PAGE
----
What I’m reading this week: “The Man in the High Castle

Conquered. Occupied. Stripped of power and privilege. Dick’s classic 1962 novel imagines life in an America that lost World War II. The Nazis and Japanese fascists have conquered the United States and divided it into territories, the spoils of war, over which they rule supreme. The Pacific States are controlled by fascist Japan– the South and East states, by Nazi Germany. The Rocky Mountain states lay in between, dismissed and overlooked, a no-mans land where the German and Japanese superpowers struggle for power in a diplomatic Cold War.

Much of the action takes place in San Francisco and the west coast. It’s a horrifying world fraught with deception, cruelty, greed and prejudice cloaked in banality and extreme cultural control. In this nightmare world, the dream of an alternative universe in which the United States England, and Russia won the war captures the imaginations of millions-— sparked by a wildly popular book-within-a-book that describes this mirror world in vivid detail. The book’s central characters struggle to reconcile these twin visions, which are more alike than not, as the plot drives them inexorably toward the climactic confrontation with the book-within-a-book’s author, the Man in the High Castle.

Written in the 1960s, Dick’s novel remains a work of genius however its blunt style and raw depictions of deep-seated racial animus raise the question of how it would be received if it was written in today’s world of reactionary divisiveness and identity politics. Another question is whether he intended his book to be a subtle indictment of the post World War II new world order of the 1960s, which at the time had its own forms of social control, cruelty, deception, greed, and prejudice. The novel’s descriptions of what American life might be like under fascist control leaves no question that a German/Japanese victory would have led to a dystopian hellscape of a society. Yet it subtly hints at a third way, between the darkness and the light, for which we all unconsciously yearn, yet which may only ever be a dream.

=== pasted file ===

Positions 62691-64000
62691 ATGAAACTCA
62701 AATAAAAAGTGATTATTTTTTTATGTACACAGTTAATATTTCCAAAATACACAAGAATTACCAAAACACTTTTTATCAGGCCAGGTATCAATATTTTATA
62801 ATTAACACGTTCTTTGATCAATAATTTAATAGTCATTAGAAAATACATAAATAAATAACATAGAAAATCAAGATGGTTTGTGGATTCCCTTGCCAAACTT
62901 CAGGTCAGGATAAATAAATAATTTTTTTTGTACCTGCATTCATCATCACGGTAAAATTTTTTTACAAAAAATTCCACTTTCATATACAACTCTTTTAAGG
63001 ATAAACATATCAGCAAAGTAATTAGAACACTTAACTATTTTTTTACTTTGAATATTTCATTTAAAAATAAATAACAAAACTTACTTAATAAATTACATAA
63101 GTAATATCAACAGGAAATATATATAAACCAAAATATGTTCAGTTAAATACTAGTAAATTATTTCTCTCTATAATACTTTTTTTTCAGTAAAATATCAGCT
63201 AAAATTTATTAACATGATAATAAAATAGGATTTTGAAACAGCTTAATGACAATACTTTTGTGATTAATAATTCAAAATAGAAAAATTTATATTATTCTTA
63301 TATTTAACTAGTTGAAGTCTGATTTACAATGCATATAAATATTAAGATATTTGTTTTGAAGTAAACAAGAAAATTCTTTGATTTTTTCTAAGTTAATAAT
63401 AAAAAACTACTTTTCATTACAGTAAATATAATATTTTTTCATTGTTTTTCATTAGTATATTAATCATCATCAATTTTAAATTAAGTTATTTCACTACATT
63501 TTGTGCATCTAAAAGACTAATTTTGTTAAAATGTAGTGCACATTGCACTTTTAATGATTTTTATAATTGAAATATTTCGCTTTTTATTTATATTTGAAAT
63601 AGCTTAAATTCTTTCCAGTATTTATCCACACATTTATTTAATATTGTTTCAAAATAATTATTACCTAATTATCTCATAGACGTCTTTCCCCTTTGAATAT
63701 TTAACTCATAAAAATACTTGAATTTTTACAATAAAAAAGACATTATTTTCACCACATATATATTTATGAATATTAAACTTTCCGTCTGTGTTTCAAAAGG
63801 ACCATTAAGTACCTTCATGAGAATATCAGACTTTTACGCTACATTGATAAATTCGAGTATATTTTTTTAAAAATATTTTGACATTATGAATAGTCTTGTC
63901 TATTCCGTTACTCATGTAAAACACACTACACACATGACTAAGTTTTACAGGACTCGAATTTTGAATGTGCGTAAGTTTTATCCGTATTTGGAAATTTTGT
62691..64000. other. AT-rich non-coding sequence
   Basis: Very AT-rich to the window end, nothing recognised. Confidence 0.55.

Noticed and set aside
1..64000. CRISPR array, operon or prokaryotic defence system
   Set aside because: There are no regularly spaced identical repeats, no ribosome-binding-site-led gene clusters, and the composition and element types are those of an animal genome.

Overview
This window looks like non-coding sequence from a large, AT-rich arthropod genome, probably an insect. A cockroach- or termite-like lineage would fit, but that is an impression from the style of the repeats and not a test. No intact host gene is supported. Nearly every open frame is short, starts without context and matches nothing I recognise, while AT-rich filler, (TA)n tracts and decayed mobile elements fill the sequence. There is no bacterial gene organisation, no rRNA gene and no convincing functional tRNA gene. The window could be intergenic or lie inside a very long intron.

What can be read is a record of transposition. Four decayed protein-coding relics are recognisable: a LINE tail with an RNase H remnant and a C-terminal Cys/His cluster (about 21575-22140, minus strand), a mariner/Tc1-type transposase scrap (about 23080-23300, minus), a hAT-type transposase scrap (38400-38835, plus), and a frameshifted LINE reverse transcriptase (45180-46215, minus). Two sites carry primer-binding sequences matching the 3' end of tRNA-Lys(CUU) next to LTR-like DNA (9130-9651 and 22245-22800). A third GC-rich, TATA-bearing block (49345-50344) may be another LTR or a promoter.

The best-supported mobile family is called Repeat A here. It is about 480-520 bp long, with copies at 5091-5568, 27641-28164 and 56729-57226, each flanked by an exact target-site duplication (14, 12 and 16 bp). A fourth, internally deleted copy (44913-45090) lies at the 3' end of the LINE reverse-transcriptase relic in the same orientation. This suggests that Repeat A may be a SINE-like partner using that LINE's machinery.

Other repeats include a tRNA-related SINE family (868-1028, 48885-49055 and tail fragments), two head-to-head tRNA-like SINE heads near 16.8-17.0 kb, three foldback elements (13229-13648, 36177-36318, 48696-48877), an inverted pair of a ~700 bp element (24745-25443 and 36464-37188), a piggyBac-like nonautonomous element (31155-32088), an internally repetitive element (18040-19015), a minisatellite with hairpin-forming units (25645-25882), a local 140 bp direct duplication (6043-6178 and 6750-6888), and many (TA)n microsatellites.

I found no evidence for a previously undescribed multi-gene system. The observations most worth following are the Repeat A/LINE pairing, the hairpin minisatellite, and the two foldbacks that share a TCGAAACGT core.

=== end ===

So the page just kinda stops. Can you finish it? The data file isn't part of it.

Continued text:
What I’m reading this week: “Zardoz”

Shaft of light inside a lava tube at Mojave National Preserve

What I’m reading this week: “Zardoz,” by John Boorman. 👽📚 A gigantic stone head levitates over a futuristic grass-covered landscape, spewing guns from its cavernous mouth to its bloodthirsty followers below. Sean Connery (a.k.a. the original James Bond) is among them as Zed the Exterminator. He’s bare-chested in a red loincloth, and sports a black ponytail and 1970s handlebar moustache. A dazzling menage of bizarre scenes unfolds from there, complete with freaky caves, macrame-clad “Eternals,” psychic probes, and trippy kaleidoscopic interludes. Through it all, the gargantuan stone head floats, god-like, in and out of the action to say and do terrible things.

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Zardoz, the book

I picked up a pristine original pulp copy of this sci-fi oddity at Space Cowboy Books in Joshua Tree. I was drawn to it like a Brutal to a cache of corn and fleeces. Upon reading it, I was delighted to find that Zardoz the novel is as wonderfully weird and non-sequitur as the film is. The novel was written by the screenwriter and based on the cult classic film.

Space Cowboy Books in Joshua Tree, Calif. They specialize in rare and awesome pulp sci-fi.

Zardoz the film is a corpulent tour de force that encapsulates everything wrong with 1970s-era filmmaking, and somehow everything that is awesome about it at the same time. The prose in Zardoz the book is just as, ahem, imaginative as the film. A seminal work from a truly strange place and time in pop culture.

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